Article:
Topic: Springfield Branch/Midland Line

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(Not tonight, Josephine!). The former Springfield branch railway has an interesting history. Part of which is that Josephine had worked the line. So what about Josephine?


(Not tonight, Josephine!). The former Springfield branch railway has an interesting history. Part of which is that Josephine had worked the line.
So what about Josephine? (Shown above).

Josephine and her sister Rose were the only two of the type to be placed in service by the Dunedin and Port Chalmers Railway, December 1872.
For the uninitiated, these locos were "Double Fairlie's patent locomotives". These were odd even by the expectations of the day, in that they had double-ended boilers, with a common cab in the middle. The cylinders and driving wheels were on swivelling bogies at each end. This made them extremely flexible and light on the railway track, but with good adhesion. Josephine herself is in restored but not steamable on display in Dunedin.

The Rolleston-Sheffield line was opened for public traffic on December 1 1874. This was built in our standard gauge, 3'6", which was
considerably narrower than the "Canterbury broad gauge" railway at Rolleston. At that time there was no intention of continuing to the West Coast, and Sheffield was the transhipping point for mails and passengers to catch the coaches that ran to Greymouth and Hokitika via Arthurs Pass. It was only later that the decision was made to lay tracks via the Arthurs Pass route.The Whitecliffs line was opened 11 months later, to tap into the Malvern Hills coalfield, the prime reason for the whole exercise in the first place.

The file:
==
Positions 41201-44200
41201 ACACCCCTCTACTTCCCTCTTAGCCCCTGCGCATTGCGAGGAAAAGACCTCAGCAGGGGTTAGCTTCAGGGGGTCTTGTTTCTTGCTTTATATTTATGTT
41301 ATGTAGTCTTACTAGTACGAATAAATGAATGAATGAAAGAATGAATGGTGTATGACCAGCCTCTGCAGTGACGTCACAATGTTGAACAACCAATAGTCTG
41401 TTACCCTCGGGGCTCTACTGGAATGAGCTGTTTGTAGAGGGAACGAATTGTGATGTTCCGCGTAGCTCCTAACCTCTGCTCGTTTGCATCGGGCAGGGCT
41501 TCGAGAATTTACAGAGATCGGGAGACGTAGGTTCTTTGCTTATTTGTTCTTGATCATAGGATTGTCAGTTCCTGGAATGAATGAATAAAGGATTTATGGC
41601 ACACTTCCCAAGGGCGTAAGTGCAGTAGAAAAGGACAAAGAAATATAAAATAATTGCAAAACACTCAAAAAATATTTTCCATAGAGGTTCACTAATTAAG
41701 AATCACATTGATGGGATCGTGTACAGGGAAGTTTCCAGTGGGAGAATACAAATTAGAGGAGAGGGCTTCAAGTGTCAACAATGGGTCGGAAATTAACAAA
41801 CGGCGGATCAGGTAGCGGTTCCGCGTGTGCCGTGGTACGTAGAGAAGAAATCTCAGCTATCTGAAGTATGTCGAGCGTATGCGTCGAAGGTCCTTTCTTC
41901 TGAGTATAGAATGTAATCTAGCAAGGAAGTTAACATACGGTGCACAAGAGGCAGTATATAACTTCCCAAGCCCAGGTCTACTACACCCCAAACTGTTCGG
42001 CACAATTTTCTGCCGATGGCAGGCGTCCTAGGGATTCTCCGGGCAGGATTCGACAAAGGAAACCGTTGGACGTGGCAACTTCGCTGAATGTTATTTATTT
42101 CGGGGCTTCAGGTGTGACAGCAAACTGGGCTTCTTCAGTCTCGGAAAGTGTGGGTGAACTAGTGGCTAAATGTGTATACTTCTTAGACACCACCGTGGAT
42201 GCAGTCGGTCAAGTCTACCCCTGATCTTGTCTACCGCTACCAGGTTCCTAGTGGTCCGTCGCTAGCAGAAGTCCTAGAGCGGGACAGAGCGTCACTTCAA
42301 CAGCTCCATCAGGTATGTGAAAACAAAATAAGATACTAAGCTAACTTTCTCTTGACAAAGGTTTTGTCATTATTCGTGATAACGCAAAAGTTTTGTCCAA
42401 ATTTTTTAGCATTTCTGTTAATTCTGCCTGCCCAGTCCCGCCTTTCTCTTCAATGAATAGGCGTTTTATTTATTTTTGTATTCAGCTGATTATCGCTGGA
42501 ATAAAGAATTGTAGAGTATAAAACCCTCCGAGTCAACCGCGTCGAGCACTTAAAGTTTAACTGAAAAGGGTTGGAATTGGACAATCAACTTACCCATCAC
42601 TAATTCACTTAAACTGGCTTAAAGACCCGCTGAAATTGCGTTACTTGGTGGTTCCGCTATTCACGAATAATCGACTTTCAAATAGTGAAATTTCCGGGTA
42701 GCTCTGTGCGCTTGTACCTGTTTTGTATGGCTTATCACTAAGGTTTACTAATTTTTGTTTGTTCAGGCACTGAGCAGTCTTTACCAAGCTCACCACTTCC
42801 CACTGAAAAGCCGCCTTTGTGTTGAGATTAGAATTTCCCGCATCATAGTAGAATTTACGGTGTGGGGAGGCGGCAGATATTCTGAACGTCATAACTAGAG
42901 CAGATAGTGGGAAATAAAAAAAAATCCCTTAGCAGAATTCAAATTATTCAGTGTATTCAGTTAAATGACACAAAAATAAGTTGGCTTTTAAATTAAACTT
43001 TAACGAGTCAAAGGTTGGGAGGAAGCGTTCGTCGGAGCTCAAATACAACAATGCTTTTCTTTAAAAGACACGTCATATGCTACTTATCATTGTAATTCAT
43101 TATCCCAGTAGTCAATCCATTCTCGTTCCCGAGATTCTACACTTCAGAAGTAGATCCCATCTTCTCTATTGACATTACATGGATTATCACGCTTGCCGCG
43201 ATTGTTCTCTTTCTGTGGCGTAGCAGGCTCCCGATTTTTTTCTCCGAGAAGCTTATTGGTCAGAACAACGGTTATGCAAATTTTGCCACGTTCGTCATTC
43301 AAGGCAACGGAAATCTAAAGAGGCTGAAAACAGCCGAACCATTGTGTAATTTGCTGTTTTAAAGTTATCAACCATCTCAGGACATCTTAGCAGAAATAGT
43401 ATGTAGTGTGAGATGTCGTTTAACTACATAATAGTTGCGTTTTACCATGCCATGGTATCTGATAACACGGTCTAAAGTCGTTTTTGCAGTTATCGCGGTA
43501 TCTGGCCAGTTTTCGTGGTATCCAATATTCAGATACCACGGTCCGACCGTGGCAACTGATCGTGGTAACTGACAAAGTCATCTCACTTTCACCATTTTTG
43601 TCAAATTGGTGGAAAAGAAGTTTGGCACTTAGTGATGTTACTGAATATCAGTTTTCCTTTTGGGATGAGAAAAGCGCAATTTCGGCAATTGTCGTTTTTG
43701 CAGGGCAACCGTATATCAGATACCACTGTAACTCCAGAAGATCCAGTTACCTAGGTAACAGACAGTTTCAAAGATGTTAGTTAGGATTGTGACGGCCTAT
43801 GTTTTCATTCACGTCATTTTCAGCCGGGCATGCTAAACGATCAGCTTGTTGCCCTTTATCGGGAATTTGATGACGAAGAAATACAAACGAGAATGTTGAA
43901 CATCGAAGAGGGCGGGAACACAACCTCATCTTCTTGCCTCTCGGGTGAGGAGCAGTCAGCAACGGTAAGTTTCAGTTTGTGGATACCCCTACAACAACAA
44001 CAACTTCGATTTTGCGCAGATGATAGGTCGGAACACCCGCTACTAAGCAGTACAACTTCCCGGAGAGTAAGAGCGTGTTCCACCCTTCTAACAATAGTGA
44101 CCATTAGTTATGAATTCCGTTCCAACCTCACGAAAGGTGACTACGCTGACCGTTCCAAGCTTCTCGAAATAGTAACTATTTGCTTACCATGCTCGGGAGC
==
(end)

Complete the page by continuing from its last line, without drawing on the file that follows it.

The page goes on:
SO, WHAT ABOUT JOSEPHINE? I HEAR YOU ASK ... Read on, dear friend .. .

Until the change of gauge on the south line, these 3ft 6 inch gauge lines west of Rolleston had to to worked as an isolated section and there were two 11 tonne "A" class 0.4.0 tank engines stationed there (Piere). "Josephine" was transferred from Dunedin to work the coal track down to Rolleston. This was the result of a combination of very light rail, and tonnage being too great for the poor little 11 tonne A" class locos. The assumption is that this took place about this time.

We also know that Josephine left the South Island on Nov 11, 1883, and was shipped to the North Island. Subsequently she was taken over by the PWD (Public Works Dept.) There was a five year period where she would have been available to work "our" line. A local historian (John Parks) remembers seeing a photo of Josephine on the Waimakariri Gorge bridge, which was on the Oxford line, this is quite consistent, as the Oxford line joined the Midland line at Sheffield.

Photograph held in the Canterbury Museum shows the Double Fairlie Josephine at Halpins Creek, alongside the Bealey River, below Arthurs Pass in July 1914. At this time she was probably in PWD ownership and used to construct the Otira/West Coast line. From there she was involved in the building of the Alexandra-Cromwell branch. A model of the Cromwell Station is on display at Ferrymead in the Garden City Model Railway Club display area.

"On Track" - The newsletter of the Big Little Railway.
Malvern News: 10 Feb 2000

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Springfield Branch/Midland Line by Selwyn Library is licensed under a Creative Commons Attribution-Noncommercial 3.0 New Zealand License